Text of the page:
Establishing Boundaries

Know when to raise your boundaries and express it accordingly (Photo by <a href="">Jess Bailey</a> on <a href="">Unsplash</a>)
Know when to raise your boundaries and express it accordingly (Photo by Jess Bailey on Unsplash)

Personal boundaries are the limits and rules we set for ourselves within relationships to maintain balance and protect our bodies, minds, emotions and time from the behaviour or demands of others. That said, how successful are you at establishing your personal boundaries* with others? (*Some examples of boundary areas include material, physical, mental, emotional, sexual, spiritual, time, etc.)

How many of these sample sentences below would you find easy to tell your colleagues, friends and family? If there were some that were not quite as easy to verbalise, why did you find it so?

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Why is it easier to make known our boundaries to others at certain times than some? 

Firstly, as boundary-setting impacts the relationship we have with others, we have a natural inclination to put others’ needs and feelings before our own. Secondly, I believe that we weigh the level of complexity to state our boundaries simply to others by the two types of boundaries we have conditioned ourselves to view boundary-setting:

  • Objective boundaries - It is easy to utter an objective boundary statement when the circumstance is an established societal comprehension and so well-accepted that it’s almost fact; to the point that it could backfire if you don’t have such a boundary. For example, not excusing yourself from a meeting in time to catch your flight / bus / train. If the attendees were aware of your schedule, they could even be the ones setting the boundaries for you by chasing you out the door.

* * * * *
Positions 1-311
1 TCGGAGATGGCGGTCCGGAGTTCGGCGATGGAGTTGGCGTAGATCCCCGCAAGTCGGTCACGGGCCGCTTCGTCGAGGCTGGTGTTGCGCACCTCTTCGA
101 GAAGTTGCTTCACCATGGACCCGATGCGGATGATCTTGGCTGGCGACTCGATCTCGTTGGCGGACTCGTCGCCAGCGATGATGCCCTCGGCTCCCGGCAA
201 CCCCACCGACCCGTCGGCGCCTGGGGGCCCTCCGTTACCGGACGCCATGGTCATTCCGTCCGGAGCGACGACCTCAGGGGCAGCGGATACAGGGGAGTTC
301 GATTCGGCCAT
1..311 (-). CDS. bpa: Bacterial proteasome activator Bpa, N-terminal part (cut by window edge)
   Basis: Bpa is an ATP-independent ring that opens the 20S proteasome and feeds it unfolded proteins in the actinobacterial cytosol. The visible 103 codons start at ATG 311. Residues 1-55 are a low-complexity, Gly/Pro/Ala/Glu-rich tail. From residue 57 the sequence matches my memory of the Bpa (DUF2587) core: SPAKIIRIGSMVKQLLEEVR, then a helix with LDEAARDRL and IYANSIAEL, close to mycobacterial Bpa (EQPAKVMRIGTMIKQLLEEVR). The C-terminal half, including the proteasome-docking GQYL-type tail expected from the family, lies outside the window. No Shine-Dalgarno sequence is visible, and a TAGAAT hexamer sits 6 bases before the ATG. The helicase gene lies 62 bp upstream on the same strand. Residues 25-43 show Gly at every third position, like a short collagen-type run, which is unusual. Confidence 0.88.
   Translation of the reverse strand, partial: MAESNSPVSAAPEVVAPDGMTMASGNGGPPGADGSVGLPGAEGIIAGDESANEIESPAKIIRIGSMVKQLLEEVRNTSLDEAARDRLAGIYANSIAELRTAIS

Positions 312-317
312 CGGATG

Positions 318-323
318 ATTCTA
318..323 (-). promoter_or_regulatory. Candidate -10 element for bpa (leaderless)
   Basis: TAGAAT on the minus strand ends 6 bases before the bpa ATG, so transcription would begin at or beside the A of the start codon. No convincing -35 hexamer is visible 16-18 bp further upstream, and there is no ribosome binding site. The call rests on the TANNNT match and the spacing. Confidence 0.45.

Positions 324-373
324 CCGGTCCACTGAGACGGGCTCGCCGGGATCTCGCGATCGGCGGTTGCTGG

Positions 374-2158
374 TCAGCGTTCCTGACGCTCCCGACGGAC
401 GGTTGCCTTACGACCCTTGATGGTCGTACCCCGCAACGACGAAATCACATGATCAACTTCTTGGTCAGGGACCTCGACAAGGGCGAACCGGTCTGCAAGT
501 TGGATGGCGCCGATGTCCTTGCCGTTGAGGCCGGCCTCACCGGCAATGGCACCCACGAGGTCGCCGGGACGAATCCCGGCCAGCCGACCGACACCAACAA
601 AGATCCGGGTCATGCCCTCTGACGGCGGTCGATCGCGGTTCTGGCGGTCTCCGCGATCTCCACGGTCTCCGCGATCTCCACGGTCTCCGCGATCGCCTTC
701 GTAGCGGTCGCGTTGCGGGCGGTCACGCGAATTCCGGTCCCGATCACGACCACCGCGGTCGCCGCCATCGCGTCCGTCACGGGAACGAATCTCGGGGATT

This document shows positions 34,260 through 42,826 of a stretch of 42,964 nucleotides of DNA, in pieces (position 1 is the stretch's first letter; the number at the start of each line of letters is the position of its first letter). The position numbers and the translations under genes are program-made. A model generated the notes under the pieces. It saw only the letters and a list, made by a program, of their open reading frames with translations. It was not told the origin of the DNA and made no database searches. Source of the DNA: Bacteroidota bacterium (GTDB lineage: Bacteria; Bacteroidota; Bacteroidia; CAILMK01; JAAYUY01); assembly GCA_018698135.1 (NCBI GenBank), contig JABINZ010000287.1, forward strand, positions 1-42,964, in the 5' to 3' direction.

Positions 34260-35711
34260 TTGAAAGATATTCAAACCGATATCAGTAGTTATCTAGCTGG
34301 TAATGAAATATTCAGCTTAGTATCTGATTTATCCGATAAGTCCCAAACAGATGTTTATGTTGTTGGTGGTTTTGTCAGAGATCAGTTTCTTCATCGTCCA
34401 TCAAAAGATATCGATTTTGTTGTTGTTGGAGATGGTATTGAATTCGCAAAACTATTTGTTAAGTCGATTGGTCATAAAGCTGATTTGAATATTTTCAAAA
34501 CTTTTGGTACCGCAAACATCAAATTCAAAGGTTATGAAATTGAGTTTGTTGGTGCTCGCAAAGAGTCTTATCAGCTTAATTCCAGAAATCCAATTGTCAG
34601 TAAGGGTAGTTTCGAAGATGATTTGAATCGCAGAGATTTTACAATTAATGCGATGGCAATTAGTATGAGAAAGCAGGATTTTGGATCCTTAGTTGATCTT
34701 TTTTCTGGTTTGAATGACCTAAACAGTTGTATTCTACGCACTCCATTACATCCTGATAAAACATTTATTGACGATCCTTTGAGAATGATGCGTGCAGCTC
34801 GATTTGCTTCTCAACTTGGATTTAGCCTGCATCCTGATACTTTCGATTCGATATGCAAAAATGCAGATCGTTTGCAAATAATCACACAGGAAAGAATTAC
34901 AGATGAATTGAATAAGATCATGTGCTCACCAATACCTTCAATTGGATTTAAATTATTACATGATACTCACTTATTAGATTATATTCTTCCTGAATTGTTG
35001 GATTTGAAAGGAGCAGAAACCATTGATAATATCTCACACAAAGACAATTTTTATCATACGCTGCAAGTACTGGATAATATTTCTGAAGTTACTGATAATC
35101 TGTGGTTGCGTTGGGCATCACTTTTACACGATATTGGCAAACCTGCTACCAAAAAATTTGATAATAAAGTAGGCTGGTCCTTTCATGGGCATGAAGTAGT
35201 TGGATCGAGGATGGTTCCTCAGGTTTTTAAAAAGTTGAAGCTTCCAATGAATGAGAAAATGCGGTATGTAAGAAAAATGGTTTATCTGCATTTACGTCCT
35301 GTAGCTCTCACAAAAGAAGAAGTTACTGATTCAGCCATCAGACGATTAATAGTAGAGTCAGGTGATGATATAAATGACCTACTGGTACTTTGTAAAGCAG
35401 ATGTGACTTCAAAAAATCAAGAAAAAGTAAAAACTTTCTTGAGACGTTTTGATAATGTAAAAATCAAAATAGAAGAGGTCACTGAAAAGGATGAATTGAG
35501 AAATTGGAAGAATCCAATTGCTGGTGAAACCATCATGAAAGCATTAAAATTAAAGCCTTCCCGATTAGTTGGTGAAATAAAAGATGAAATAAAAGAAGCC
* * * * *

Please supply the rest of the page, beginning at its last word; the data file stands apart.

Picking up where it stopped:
• Subjective boundaries - It is more difficult to communicate a subjective boundary as it first relies on the comfort-level of the relationship at hand; in some instances it would be easier to convey the message with a stranger instead of a loved one and vice versa. The underlying reason for this is guilt and fear. Guilt because you feel that you don’t have the right to set up a boundary which leads you to feel like you're pushing someone away by putting up your fences. Fear because you believe that setting boundaries will jeopardize the relationship which could lead to severe consequences like losing a friendship, a career progression opportunity or job. For example, saying ‘no’ to someone you care about or disagreeing with a senior stakeholder at work.

So, how do you go about establishing subjective boundaries for the better?

If you found it hard to plant hedges around yourself for fear of disrespecting others, you could start by reapplying that respect towards yourself. Showing yourself respect will help you develop your identity. When you know your worth, you will be comfortable in flexing and articulating your boundaries according to your values as well as the requirements of the circumstance. This will influence others’ behaviour towards you. Hopefully, you may then begin to appreciate that establishing personal boundaries is a healthy pursuit, not just for yourself but also for others.

A key ingredient to successfully establish personal boundaries is effective communication; that is, the message that you’re conveying is accurately interpreted at the receiving end. When both parties are on the same page, you will find an increase in engagement and this leads to an enhanced relationship. 

So, go on and establish healthy boundaries around yourself, it can only help your relationships to grow.

What have you done to communicate your boundaries effectively? Drop me a comment below. 

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